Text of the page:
Everything Everywhere All At Once’s real-life laundromat has become a tourist attraction
After collecting a whole bunch of trophies Independent Spirit Awards and the SAG Awards, Everything everywhere at once is on track to receive even more awards at the Oscars this weekend. And with that extra attention, a modest laundromat in San Fernando, Los Angeles, is likely to get even busier than it did last year.
Majers Coin Laundry has acc a recent Los Angeles Times Articlebecame a tourist destination, attracting fans “from around Burbank and as far away as Singapore” after emerging as a family business run by Evelyn and Waymond Wang Everything everywhere at once.
Fans “pose for selfies in front of the building’s recognizable green and red signage,” the article explains. “Some come in disguise. Others just stare at the washers and dryers and try to relive footage from the film.”
The owners, Kenny and Irene Majers, have been running the business, which was started by Kenny’s grandfather in 1983, shortly after they met in Mexico City. Irene, a former jazz singer, has since started working as a registered nurse, but she used to do “a lot of the clerical work” (including taxes) at the laundromat, while Kenny was mostly responsible for working on the washers and dryers. The two have a daughter, like the Wangs, and Irene describes her and her husband’s personalities as quite similar to Evelyn and Waymond’s.
The Laundromat was turned into a film set for just under a week in March 2020 and is fairly faithful to the screen, save for an overlaid second floor apartment for exterior shots and the fact that the upstairs door in the film is actually just the entrance to ” a boiler room and a pantry.”
Despite the only souvenirs on site, consisting of a “dented washing machine from a scene where Yeoh hits a baseball bat” and “Chinese signs advising customers not to overload the washing machines with clothes,” it moves on Everything everywhere at once fans. The article describes one who “saw the movie at least 25 times” and says that visiting Majers “felt like an odd, nostalgic thing, even though I’d never been there.” Another couple mentioned in the article stopped by dressed up for Halloween and say a post-tour chat “about their love of film and life” is now a “super bittersweet, lovely.” [moment]’ which is ‘attached to this laundromat’.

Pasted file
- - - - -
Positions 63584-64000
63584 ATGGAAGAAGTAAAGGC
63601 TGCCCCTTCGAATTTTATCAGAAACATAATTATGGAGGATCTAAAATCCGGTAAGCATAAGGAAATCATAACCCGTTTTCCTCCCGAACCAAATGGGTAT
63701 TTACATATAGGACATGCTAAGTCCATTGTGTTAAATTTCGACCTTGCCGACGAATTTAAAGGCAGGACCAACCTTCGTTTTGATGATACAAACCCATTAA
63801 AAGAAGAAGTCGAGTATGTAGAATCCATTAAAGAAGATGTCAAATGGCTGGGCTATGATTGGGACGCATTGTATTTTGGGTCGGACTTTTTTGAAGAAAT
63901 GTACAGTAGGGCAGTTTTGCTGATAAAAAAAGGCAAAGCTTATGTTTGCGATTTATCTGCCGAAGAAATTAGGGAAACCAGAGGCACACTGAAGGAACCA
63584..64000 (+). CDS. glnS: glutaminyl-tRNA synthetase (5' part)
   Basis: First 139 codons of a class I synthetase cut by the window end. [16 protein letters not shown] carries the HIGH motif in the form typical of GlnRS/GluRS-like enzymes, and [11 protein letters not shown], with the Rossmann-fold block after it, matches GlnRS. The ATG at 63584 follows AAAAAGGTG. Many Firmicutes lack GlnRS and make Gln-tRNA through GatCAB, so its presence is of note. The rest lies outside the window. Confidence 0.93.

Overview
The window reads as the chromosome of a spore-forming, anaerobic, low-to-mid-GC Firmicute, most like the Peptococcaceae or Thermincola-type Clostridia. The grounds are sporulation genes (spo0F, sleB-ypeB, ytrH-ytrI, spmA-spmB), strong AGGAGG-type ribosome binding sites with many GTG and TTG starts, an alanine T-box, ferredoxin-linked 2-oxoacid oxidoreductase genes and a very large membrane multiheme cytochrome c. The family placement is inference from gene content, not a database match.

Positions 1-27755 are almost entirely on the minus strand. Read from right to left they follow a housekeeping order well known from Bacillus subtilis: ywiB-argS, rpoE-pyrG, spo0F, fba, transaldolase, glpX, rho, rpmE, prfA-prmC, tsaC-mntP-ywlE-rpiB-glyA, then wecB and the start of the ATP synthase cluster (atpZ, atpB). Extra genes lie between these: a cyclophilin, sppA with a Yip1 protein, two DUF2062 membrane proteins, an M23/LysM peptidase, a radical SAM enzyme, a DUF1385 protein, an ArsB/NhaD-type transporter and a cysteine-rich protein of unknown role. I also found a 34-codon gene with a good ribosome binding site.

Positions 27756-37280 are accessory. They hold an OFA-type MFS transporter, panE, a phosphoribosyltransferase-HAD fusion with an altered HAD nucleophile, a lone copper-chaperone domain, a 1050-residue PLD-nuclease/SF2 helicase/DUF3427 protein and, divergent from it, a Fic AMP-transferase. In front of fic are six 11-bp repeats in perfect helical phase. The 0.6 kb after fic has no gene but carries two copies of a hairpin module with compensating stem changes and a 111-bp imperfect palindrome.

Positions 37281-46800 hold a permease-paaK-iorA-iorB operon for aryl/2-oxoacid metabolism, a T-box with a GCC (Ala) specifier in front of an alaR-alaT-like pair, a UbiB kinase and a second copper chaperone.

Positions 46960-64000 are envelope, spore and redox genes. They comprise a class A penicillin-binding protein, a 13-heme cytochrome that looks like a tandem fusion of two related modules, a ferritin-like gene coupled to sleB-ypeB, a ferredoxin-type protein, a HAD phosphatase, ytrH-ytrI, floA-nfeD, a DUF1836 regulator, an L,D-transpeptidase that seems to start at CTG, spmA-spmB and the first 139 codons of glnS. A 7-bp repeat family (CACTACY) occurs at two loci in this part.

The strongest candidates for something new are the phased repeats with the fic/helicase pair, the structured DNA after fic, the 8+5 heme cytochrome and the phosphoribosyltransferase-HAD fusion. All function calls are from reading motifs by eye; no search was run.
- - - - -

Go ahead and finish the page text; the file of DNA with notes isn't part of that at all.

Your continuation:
It was equally emotional for Kenny and Irene to see the film during filming and in theaters once it was completed. Kenny recalls sitting in his car and crying after seeing a scene being filmed because it made him reflect on his life, which like the Wangs’ is tied to the laundromat.
Read the full article to learn more about Majer’s Coin Laundry and the Majer family over at the Los Angeles Times.
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https://www.yahoo.com/entertainment/everything-everywhere-onces-real-world-182500166.html Everything Everywhere All At Once’s real-life laundromat has become a tourist attraction